Paris, Texas (1984) (R)
It begins with a sole figure emerging in the dusty terrain of Texas. In the first shot, we are reminded of how John Ford managed to capture the intensity and the isolation of the landscape. There is great beauty to it, but there is also great uneasiness.
The man walks across the plains, holding in in his hand an almost empty gallon jug of water. He drains the last few drops, screws on the lid and walks off into the distance. He stumbles across a little shop that appears to be literally based in the middle of no where. Walking into the house-like building he finds a bar...all he wants is water. The best he can get is a few ice cubes, which he eagerly crunches down on before he passes out, hitting the ground loudly.
When he regains consciousness, he is on a table being examined by a doctor. This man never ceases to talk, but the man from the desert doesn't say a word.
Finding a phone number in the man's wallet, the doctor calls said number and accidentally reunites a family.
As constantly dreary and dreadfully lonesome "Paris, Texas" is, the film is actually about reconciliation, forgiveness, and new beginnings...and those softer touches are given to us by Win Wenders, the director, who is considered a great artist and it shows why here.
For much of the movie there is an achingly poignant portrayal of family, for some of the movie it's just the dry, dusty terrain.
Wenders isn't afraid to take those long pauses, those awkward moments that stretch out, for that he should be credited...though in all fairness, I don't think it works perfectly here.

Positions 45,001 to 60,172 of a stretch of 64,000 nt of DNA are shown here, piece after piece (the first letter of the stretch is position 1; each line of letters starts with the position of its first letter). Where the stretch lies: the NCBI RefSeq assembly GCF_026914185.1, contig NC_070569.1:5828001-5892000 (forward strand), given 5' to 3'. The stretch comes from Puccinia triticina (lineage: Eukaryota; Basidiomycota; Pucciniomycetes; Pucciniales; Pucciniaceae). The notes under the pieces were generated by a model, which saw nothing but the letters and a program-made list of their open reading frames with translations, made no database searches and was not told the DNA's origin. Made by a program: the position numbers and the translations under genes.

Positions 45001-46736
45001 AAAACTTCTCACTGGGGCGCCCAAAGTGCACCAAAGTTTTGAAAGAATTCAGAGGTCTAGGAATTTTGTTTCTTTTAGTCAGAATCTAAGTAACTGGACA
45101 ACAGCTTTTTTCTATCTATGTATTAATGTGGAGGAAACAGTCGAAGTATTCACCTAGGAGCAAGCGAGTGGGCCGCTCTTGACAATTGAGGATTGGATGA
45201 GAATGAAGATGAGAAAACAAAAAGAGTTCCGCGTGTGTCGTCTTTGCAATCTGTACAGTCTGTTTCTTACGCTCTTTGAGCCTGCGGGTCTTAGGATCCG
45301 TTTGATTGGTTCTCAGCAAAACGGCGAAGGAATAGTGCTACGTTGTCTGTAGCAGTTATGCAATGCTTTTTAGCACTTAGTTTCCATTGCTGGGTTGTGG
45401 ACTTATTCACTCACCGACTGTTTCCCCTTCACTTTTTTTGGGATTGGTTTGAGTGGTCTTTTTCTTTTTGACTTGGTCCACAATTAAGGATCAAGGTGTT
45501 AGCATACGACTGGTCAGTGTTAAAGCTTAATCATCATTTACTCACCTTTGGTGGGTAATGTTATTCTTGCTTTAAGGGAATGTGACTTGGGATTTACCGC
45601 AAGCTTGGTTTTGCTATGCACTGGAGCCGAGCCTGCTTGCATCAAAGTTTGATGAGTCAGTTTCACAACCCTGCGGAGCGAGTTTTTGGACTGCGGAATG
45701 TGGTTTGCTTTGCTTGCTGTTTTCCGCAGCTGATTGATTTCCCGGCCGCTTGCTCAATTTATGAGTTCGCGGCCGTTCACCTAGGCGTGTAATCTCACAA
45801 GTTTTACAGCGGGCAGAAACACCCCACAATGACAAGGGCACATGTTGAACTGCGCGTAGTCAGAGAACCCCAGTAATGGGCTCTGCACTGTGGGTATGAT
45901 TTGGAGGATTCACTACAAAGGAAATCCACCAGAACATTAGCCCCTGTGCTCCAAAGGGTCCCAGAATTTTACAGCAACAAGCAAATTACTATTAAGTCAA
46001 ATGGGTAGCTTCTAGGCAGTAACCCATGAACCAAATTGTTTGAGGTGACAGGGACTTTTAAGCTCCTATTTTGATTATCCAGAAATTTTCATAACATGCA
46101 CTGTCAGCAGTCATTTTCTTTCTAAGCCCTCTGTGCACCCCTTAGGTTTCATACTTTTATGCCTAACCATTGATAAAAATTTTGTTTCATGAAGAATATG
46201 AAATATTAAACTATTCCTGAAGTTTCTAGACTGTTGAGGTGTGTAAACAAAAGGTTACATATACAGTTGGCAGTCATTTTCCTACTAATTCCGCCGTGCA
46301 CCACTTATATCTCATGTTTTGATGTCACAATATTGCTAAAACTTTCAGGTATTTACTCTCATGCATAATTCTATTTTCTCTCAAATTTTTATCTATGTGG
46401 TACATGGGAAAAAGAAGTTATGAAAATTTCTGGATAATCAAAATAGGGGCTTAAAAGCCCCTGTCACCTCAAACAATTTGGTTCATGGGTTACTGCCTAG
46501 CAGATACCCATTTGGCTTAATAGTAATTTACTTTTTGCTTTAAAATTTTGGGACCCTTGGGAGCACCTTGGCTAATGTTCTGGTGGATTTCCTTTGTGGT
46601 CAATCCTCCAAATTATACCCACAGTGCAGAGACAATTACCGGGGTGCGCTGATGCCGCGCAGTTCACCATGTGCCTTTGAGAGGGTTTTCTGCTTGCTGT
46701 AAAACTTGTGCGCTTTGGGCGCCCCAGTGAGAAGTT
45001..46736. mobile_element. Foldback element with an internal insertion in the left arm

The walking man is now identified as Travis, although he refuses to say a single word. His brother is called and he flies down to pick up a sibling he had long since thought was dead.
Travis had vanished four years ago, everyone thought he either wanted nothing to do with his family anymore or he was in a ditch somewhere covered in petrol on fire (if you got that reference, you are amazing).
When Walt, his brother, gets to the small town Texan hospital where Travis was being treated, he finds that his brother has wandered off again, walking into the distance with great purpose. Walt tracks down his brother who acts like a caged animal when confronted. He doesn't want to get in the car, he doesn't speak and when left alone, he wanders off again.
Mute for a good thirty minutes into the movie, I was reminded of the musings of Michael from "The Cook, the Thief, His Wife & Her Lover" in which he references a movie where the main character doesn't speak for the first thirty minutes. "The Cook..." was made in 1989 and this was made in 1984, could it be the same movie? Perhaps. Does it matter? Not really.
Travis does eventually speak, though he doesn't truly understand what to say. His communication skills have suffered from whatever happened those four years. Walt and his wife Anne have been raising Travis' child as their own...his reappearance will make for some interesting conversations.
Perhaps the best facet of the movie is Harry Dean Stanton's performance as Travis. Internalizing all his emotions, hell-bent on a whim, desolate and full of emotion, everything you see is in his eyes.
"Paris, Texas" has a sweet-sour ending. It seems to be happy, but it also makes you wonder what the whole point of it was. Certainly we have growth, certainly everyone is happier outwardly by the end of the movie...is that good enough?
"Paris, Texas" is a movie by an artist, but it isn't enthralling enough to be great.
Posted by Micah Jones